Dev Biol. 2011 Jul 15; 355(2-2): 372–380.
PMCID: PMC3123743

Members of the TEAD family of transcription factors regulate the expression of Myf5 in ventral somitic compartments


The transcriptional regulation of the Mrf4/Myf5 locus depends on a multitude of enhancers that, in equilibria with transcription balancing sequences and the promoters, regulate the expression of the two genes throughout embryonic development and in the adult. Transcription in a particular set of muscle progenitors can be driven by the combined outputs of several enhancers that are not able to recapitulate the entire expression pattern in isolation, or by the action of a single enhancer the activity of which in isolation is equivalent to that within the context of the locus. We identified a new enhancer element of this second class, ECR111, which is highly conserved in all vertebrate species and is necessary and sufficient to drive Myf5 expression in ventro-caudal and ventro-rostral somitic compartments in the mouse embryo. EMSA analyses and data obtained from binding-site mutations in transgenic embryos show that a binding site for a TEA Domain (TEAD) transcription factor is essential for the function of this new enhancer, while ChIP assays show that at least two members of the family of transcription factors bind to it in vivo.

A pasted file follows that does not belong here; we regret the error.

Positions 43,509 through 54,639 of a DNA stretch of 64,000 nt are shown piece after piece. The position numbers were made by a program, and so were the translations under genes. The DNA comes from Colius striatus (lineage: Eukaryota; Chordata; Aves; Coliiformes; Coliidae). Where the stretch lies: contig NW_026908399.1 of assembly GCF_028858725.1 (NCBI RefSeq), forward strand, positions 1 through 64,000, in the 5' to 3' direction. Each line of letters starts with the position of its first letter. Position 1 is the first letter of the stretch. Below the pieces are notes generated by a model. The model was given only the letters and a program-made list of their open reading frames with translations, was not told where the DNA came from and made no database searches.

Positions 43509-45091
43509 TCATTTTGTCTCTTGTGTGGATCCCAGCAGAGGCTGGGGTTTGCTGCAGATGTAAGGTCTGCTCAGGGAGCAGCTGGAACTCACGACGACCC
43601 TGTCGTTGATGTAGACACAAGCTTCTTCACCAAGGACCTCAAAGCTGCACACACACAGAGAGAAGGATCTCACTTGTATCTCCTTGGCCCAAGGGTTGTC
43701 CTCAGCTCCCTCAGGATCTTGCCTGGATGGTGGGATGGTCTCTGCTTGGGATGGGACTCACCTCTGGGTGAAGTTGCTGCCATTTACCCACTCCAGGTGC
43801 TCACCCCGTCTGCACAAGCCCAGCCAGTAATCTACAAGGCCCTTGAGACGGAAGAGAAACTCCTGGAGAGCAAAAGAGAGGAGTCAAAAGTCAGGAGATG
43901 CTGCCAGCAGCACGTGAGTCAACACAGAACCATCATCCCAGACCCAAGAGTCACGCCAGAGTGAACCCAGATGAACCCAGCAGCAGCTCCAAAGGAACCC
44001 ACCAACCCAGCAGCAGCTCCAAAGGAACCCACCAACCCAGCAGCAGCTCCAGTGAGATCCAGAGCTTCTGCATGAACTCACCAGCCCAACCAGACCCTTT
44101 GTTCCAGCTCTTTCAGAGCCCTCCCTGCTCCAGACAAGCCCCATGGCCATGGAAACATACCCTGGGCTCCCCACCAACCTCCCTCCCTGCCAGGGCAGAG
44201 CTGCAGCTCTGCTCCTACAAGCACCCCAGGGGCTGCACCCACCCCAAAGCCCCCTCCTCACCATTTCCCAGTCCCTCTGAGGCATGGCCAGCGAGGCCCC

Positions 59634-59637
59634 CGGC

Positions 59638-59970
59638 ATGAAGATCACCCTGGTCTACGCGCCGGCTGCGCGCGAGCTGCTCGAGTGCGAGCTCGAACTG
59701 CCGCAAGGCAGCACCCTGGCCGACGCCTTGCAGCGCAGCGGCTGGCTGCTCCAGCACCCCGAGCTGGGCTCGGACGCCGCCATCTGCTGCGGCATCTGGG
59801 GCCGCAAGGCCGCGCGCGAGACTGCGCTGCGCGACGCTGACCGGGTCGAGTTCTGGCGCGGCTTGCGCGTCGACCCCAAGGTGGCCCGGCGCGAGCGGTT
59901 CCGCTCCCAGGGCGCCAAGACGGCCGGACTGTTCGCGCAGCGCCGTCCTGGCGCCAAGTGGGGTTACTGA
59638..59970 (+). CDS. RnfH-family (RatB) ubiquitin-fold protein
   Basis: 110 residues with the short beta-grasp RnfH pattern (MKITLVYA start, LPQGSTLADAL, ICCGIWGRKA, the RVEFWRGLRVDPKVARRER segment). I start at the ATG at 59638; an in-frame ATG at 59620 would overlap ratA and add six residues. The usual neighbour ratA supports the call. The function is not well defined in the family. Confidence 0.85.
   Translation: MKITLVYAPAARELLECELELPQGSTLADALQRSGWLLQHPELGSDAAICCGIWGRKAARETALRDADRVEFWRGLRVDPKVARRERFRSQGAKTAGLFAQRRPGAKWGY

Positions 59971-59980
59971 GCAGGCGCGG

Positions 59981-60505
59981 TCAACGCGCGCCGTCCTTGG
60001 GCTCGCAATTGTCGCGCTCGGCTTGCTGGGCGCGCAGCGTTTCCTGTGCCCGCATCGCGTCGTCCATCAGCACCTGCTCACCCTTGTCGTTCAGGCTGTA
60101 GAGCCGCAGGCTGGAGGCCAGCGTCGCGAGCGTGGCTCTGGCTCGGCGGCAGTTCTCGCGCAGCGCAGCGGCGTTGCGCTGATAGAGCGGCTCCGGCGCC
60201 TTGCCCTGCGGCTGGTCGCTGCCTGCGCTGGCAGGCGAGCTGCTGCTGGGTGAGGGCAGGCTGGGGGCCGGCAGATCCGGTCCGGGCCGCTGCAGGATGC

Keywords: Myf5, Mrf4, TEAD, Myogenic regulatory factor, Myogenesis, Somite, Dermomyotome, Transcription regulation


► The ECR111 enhancer controls Myf5 expression in ventral somitic compartments in early development. ► A TEAD binding site is essential for the activity of the ECR111 enhancer. ► ChIP analyses show that TEAD factors bind in vivo to the ECR111 enhancer. ► TEAD proteins localise to the myotome and the dermomyotome during early development.


The four myogenic regulatory factors (MRFs), Myf5, Mrf4, MyoD and Myogenin, members of the basic helix–loop–helix (bHLH) superfamily of transcription factors, play a key role in vertebrate skeletal myogenesis. In the mouse Myf5 is the first MRF to be expressed and it is considered to be a skeletal muscle determination gene. It has been shown that in some muscle precursors Mrf4 and MyoD also behave as determination factors (Kablar et al., 1999; Kablar et al., 2000; Kassar-Duchossoy et al., 2004; Tajbakhsh et al., 1996) and they, together with Myf5, have chromatin remodelling properties (Bergstrom and Tapscott, 2001; Gerber et al., 1997).